Now, some two decades after leaving there, St. Louis Park put up some signs along a fairly new bike path. I bring a picture of one here thanks to the photography and hat tip of Patricia Bungert, a family friend. Nature is patient but persistent. Mind you, Brigitte and I believe that Minnesota will be the last bastion of civilization still standing when all else has succumbed to barbarism—but things are looking a little chancy when the Coyote is at the Door in St. Louis Park.

Tuesday, August 28, 2012

The Great Loneliness

Just a thought. The thought is that a great loneliness hides behind the awed elevation of Apple as the greatest company—measured in market capitalization—and the doom-gloom surrounding Facebook, because the company seems unable to get Wall Street to fall in love with it. One represents “connectedness” as a physical object, the iPhone, the other the virtual locus where souls meet to commune. The ubiquity of the word “mobile” (as in, Hey, that’s what we are!) seems to me to be part of the phenomenon. We are restless roamers on the go, agitated particles, moving too fast to smell the roses. I sort of doubt that we are any more mobile than we were twenty years ago, by actual physical measurement, so this is something in the air.

Monday, August 27, 2012

Some Silk Statistics

Having just celebrated the successful raising of seven of nine caterpillars into butterflies this summer, a little perspective might be in order. Silk, that most prized of all fabrics, derives from the silkmoth, Bombyx mori. The caterpillars undergo five transformations. In the fifth of these, they cover their bodies with a dense coating of raw silk. When the larvae have developed into moths inside these silky covers, they release an enzyme that produces a hole in the silk—and incidentally also causes silk fibers to break down. For this reason, the making of silk begins before the moth is ready to emerge. The pupae are dipped into boiling water to kill them.

Each chrysalis or cocoon is formed of a single strand of silk. Yes. Not a typo. The  cocoon is about an inch in length. The thread of silk that forms it ranges in length from a fifth to more than half a mile. After the cocoons are boiled, a human must find the end of the thread by brushing the cocoon by hand. That end is then threaded into a needle affixed to a machine or a wheel. Then the unraveling begins.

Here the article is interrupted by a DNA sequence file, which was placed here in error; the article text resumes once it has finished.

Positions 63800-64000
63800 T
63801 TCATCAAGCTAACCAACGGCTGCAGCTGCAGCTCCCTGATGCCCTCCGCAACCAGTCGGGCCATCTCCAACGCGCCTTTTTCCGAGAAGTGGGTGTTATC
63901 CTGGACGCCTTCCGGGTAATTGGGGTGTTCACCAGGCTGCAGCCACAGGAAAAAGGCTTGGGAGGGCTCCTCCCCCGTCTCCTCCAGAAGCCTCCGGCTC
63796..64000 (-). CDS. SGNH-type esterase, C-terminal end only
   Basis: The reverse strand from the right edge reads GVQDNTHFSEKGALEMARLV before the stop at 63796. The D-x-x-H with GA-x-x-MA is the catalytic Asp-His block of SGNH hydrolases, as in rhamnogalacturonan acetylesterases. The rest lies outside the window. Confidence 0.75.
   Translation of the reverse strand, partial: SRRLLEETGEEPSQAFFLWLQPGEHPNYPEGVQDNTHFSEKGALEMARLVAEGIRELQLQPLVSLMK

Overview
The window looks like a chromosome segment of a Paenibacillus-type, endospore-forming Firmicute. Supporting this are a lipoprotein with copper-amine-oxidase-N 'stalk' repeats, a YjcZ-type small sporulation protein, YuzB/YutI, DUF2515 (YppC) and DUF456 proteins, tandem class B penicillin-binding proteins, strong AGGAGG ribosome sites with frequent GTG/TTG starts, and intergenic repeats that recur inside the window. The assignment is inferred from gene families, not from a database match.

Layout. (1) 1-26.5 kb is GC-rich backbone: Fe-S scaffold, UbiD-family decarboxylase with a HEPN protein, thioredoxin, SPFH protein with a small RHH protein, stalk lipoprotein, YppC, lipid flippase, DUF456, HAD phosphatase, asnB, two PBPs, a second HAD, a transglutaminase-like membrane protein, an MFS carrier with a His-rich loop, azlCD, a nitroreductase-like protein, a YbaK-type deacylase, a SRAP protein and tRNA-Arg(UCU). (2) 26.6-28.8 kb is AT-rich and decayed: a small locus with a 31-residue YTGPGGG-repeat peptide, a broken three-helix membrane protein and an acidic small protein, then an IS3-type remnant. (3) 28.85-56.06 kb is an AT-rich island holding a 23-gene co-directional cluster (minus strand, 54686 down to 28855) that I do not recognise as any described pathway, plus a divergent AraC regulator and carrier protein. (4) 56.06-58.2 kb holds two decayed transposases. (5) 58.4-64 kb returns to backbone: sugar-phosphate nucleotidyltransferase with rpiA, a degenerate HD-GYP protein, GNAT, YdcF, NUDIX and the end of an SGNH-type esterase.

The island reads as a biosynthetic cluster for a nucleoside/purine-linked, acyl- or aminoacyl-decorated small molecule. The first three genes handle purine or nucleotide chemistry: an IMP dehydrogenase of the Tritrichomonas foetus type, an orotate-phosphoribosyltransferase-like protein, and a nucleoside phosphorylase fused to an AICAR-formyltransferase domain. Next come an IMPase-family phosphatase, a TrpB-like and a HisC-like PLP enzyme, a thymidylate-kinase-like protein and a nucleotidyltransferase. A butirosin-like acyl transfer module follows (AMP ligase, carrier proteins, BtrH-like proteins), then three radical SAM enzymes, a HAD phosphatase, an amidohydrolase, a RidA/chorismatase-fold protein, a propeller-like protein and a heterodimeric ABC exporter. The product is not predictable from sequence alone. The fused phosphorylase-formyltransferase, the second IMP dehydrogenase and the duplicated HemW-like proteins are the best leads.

Now for the statistics. It takes 3,000 to 5,000 larvae to make one pound of silk. The world produces 70 million pounds of raw silk every year—and to do so, 210 to 350 billion larvae must die so that we can dress our ladies decoratively. And we were proud to have helped seven butterflies to flutter away freely this summer. Hhmm.

To raise such large numbers of silk-covered larvae makes the white mulberry tree (Morus alba) happy; the caterpillars feed on its leaves until they go into the silk-chrysalis state. To be sure, being eaten in order to be cultivated is not necessarily an ideal sort of existence. In 2002, I learn from Wikipedia, 3,890 square miles were under white mulberry cultivation in China to support the silk trade, which is more than the areas of Delaware and Rhode Island combined or 80 percent of Connecticut’s surface.

How did I get here? We were discussing the fine threads that hold the Swallowtail chrysalides suspended from a plant stem—while the bottom is glued to the stem so well that the chrysalis gives way before the seal does. Brigitte got to talking about silk, which those suspending filaments surely are—and we realized that we knew nothing about the subject except that silk came from worms. We soon learned that these worms are caterpillars…
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My image of the white silkmoth cocoons is from Offset Warehouse (link). A very instructive site on how the actual silk extraction takes places comes from wormspit.com (link).

Sunday, August 26, 2012

The Last of the Season?